On the other end of the spectrum are Illinois, New Jersey and Kentucky, which all have less than 45% of the funds they’ll need.
In 2017, total pension liabilities for all states was US$4.1 trillion and assets were $2.9 trillion. That means collectively, state pension funds would need $1.3 trillion to be able to make payments to everyone promised a pension. This represents about 9% of the U.S. GDP.
How did this happen?
There is a lot of blame to go around for this problem.
Unions often pushed for increased benefits in terms of health care and pensions as opposed to increased wages and salaries – because the former are not taxed.
Governors and legislators often did not have the political will to set aside the amount of money their analysts told them the state would need to add into the pension funds.
This failure to contribute happened especially when budgets were tight – as they have been over the last decade – and where there was no state law that required the state to set aside the money their analysts told them the state would need to add into the pension funds.
In fact, the pension contribution by the state was often the first item dropped when cutting budgets because there were few political consequences.
Pension fund investments often did not meet the return targets due to poor financial management; some states like California budgeted for unrealistic 8.25% returns, when the market was only delivering 7% returns. The Great Recession and the slow recovery substantially affected the return on investment to pension funds, too. And key assumptions by state analysts about how long people would live (and thus require pension payments) as well as future costs of living were often flawed.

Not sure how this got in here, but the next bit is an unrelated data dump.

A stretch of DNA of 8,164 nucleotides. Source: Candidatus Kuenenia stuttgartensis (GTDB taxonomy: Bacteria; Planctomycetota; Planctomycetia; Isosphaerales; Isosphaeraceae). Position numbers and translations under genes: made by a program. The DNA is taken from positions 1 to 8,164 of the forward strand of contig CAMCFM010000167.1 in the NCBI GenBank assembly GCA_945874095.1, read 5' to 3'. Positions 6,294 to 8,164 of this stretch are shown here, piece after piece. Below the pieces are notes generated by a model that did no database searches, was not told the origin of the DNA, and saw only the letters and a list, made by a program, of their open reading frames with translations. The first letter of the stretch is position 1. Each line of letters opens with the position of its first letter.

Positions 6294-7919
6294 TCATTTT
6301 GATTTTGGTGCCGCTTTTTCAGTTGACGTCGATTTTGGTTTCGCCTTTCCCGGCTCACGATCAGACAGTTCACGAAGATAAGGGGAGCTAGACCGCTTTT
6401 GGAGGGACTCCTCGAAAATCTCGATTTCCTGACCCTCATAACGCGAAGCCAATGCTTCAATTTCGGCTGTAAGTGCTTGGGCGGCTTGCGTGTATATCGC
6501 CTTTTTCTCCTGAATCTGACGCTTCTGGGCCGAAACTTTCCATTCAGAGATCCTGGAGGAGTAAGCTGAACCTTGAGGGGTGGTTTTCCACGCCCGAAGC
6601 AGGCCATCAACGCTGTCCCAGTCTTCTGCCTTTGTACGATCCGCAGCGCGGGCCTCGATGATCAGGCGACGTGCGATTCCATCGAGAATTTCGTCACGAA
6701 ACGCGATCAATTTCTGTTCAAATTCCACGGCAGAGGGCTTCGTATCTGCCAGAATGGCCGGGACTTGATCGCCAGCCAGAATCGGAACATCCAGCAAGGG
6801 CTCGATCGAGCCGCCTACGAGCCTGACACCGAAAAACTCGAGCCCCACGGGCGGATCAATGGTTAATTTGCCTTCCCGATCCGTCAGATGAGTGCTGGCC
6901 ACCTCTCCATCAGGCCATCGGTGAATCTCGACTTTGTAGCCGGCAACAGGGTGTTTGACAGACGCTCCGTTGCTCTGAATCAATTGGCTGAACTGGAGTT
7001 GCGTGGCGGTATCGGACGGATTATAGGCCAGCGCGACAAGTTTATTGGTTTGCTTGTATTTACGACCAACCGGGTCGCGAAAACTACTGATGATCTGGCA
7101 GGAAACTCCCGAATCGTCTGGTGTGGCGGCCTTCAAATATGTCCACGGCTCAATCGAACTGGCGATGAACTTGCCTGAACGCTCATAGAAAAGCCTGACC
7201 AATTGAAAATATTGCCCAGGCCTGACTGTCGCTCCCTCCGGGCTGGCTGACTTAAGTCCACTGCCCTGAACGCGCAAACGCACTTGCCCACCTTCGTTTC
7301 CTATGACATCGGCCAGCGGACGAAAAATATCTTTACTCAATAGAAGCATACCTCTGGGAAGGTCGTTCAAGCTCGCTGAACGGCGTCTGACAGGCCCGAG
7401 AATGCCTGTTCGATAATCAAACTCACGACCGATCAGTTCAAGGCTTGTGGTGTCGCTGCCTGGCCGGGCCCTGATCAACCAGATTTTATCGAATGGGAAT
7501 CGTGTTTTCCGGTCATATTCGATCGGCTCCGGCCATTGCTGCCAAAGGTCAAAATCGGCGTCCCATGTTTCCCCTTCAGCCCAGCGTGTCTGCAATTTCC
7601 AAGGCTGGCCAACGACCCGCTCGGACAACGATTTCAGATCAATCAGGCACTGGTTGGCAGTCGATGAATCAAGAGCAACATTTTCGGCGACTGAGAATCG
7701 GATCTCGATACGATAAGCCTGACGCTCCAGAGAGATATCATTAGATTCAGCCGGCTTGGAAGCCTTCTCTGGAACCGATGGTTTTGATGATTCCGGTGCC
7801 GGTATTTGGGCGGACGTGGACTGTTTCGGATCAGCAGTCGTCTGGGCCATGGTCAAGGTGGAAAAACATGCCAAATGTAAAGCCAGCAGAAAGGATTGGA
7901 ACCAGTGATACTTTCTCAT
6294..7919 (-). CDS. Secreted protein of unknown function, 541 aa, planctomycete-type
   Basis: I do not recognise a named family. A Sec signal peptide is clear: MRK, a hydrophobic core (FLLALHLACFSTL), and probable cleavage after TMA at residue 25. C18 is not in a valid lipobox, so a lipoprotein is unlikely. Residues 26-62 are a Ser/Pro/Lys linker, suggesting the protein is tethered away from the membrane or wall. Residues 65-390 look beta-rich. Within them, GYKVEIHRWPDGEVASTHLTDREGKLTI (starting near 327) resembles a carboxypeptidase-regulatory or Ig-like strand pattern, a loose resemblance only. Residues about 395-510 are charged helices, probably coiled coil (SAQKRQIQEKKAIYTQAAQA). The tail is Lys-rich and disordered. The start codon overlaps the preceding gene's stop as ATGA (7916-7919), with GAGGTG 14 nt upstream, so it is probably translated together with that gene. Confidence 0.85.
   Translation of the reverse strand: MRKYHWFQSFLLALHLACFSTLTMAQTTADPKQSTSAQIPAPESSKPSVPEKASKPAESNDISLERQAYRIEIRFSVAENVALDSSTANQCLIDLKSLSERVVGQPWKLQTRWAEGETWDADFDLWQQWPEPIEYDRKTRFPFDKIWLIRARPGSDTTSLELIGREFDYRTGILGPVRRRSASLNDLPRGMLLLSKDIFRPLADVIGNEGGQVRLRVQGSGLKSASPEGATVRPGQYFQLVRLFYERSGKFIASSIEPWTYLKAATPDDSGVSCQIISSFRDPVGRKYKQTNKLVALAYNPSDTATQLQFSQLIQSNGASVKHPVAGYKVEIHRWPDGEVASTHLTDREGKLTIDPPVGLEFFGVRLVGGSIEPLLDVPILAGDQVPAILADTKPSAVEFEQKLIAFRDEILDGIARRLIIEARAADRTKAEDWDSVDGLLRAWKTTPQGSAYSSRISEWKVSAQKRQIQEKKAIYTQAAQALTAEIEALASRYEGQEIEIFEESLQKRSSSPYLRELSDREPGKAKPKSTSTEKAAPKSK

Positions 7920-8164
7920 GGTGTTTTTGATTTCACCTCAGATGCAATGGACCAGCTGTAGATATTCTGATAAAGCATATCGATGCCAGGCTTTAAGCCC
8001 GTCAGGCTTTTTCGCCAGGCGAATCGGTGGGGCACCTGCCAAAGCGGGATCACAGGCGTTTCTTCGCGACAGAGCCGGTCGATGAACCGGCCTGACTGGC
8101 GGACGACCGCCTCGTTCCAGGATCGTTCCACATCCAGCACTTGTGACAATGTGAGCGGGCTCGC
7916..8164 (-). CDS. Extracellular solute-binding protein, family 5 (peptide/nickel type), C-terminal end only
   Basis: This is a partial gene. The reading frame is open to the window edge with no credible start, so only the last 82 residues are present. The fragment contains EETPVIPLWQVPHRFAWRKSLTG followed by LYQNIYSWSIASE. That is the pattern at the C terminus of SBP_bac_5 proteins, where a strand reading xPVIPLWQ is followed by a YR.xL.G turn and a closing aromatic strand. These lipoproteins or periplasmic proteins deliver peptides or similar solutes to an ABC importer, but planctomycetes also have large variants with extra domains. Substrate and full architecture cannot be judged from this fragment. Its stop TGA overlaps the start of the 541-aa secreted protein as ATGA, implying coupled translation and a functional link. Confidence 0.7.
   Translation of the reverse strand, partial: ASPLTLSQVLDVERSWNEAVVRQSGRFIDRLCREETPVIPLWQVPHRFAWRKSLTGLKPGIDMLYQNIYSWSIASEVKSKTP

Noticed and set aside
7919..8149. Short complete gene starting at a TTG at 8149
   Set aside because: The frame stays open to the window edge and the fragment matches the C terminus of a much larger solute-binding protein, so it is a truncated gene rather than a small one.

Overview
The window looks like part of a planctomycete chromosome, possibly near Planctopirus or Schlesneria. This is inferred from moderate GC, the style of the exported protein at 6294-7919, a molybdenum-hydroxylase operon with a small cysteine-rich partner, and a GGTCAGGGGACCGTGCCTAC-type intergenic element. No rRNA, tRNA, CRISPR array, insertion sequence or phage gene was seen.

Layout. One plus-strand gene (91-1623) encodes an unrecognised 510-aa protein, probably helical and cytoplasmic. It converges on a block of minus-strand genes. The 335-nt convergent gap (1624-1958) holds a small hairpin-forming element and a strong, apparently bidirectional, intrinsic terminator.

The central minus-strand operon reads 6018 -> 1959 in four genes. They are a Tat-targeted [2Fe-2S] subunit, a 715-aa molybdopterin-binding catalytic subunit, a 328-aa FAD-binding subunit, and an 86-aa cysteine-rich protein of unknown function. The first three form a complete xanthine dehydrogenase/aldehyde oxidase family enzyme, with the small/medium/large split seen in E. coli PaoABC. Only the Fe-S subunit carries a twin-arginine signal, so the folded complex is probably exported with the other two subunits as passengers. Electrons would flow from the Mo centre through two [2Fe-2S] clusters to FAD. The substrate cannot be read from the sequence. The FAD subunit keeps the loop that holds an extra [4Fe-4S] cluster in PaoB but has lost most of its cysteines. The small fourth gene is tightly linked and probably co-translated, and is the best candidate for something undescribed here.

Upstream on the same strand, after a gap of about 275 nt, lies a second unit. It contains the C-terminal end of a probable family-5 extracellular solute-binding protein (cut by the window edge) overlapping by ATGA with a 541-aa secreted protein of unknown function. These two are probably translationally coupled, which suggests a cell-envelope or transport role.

COVID-19 and the state pension crisis
Given all of the fiscal uncertainty in states due to the fallout of COVID-19 – from exploding Medicaid and other health care spending to the collapse of state revenues – it is most likely that many states will again fail to make their full contribution to pensions over the next two years.
As a longtime observer of state government as the previous head of the National Governors Association, I believe that after COVID-19 there will be a restructuring of state governments to maximize the use of technology and substantially reduce the number of full-time workers.
This means lower pension contributions by public employees. And that means less money that can be used to pay current obligations and obligations into the near future.
Finally, with interest rates at all-time lows and the stock market unlikely to make normal returns until the economy fully recovers in two to three years, the rate of return on investments will be much lower than commonly projected by pension analysts.
The combination of the failure to contribute the state portion into pension funds, the reduced pension contributions from fewer full-time workers, and lower rates of return on investment over the next several years will turn the pension problem into a fiscal crisis for states.
States will be obligated to pay pensions, but won’t have the money to pay for them. So that will require shifting state spending over to pensions – and away from schools and all the public services that state residents expect their tax dollars to pay for.
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Raymond Scheppach, Professor of Public Policy, University of Virginia
This article is republished from The Conversation under a Creative Commons license. Read the original article.